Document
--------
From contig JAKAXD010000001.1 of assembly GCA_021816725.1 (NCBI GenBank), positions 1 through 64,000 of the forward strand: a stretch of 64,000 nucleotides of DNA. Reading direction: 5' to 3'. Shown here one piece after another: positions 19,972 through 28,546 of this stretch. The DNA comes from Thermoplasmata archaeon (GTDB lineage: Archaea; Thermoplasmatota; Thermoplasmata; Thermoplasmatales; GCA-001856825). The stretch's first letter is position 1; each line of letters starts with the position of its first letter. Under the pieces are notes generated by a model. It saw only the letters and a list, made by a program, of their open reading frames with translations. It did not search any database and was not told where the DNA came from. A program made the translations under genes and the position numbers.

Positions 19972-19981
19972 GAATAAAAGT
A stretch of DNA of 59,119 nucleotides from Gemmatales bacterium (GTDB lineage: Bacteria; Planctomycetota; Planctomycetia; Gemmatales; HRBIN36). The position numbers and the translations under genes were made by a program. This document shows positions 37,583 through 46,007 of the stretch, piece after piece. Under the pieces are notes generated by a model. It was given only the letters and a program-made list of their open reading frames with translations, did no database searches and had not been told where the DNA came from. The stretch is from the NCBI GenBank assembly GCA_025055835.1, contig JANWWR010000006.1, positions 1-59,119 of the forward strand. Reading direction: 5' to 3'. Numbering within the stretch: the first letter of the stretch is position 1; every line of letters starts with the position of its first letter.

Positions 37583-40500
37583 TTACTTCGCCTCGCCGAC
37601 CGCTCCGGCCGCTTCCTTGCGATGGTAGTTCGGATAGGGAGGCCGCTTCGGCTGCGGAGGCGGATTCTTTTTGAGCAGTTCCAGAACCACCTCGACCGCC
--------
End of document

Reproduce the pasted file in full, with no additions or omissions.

From contig JAKAXD010000001.1 of assembly GCA_021816725.1 (NCBI GenBank), positions 1 through 64,000 of the forward strand: a stretch of 64,000 nucleotides of DNA. Reading direction: 5' to 3'. Shown here one piece after another: positions 19,972 through 28,546 of this stretch. The DNA comes from Thermoplasmata archaeon (GTDB lineage: Archaea; Thermoplasmatota; Thermoplasmata; Thermoplasmatales; GCA-001856825). The stretch's first letter is position 1; each line of letters starts with the position of its first letter. Under the pieces are notes generated by a model. It saw only the letters and a list, made by a program, of their open reading frames with translations. It did not search any database and was not told where the DNA came from. A program made the translations under genes and the position numbers.

Positions 19972-19981
19972 GAATAAAAGT
A stretch of DNA of 59,119 nucleotides from Gemmatales bacterium (GTDB lineage: Bacteria; Planctomycetota; Planctomycetia; Gemmatales; HRBIN36). The position numbers and the translations under genes were made by a program. This document shows positions 37,583 through 46,007 of the stretch, piece after piece. Under the pieces are notes generated by a model. It was given only the letters and a program-made list of their open reading frames with translations, did no database searches and had not been told where the DNA came from. The stretch is from the NCBI GenBank assembly GCA_025055835.1, contig JANWWR010000006.1, positions 1-59,119 of the forward strand. Reading direction: 5' to 3'. Numbering within the stretch: the first letter of the stretch is position 1; every line of letters starts with the position of its first letter.

Positions 37583-40500
37583 TTACTTCGCCTCGCCGAC
37601 CGCTCCGGCCGCTTCCTTGCGATGGTAGTTCGGATAGGGAGGCCGCTTCGGCTGCGGAGGCGGATTCTTTTTGAGCAGTTCCAGAACCACCTCGACCGCC